I don't know if it's just a coincidence that Passover begins in a week, but don't you think it's interesting that the magazine timed the article to run just before the Jewish holiday that, more than any other, acknowledges the role of the family?
Sooooooo ... Did anyone read the OTHER big mainstream news feature involving the vice president?
There was, of course, that tsunami of digital ink about Mike and Karen Pence and their attempts to follow the marital example of Billy Graham rather than Bill Clinton. But there was also a long New York Times feature the other day about the vice president that ran with this calm, friendly headline: "Amid White House Tumult, Pence Offers Trump a Steady Hand."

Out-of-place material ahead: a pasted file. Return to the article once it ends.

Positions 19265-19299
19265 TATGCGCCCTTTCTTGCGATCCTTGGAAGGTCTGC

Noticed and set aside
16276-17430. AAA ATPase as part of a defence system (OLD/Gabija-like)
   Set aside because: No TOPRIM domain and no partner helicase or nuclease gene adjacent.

GetReligion readers can read this report in one of two ways.
First of all, it does contain obvious references to the rather striking differences -- at the level of personal style and, by implication, faith and character -- between President Donald Trump and his squeaky clean evangelical vice president. This led to some nice turns of phrase, such as Pence being a "Hill-wise former Indiana congressman who is typically a palliative presence in an administration of piranhas." Hold that thought.
At the same time, you can read this story as a kind of Game of Thrones parable. Note, for example, that the Times team may have broken some kind of journalism record for the number of off-the-record sources used in an article about a vice president. This is one of those stories that delights inside the Beltway politicos, forcing them to grab a high-lighter pen and play the old "name that White House aide" game.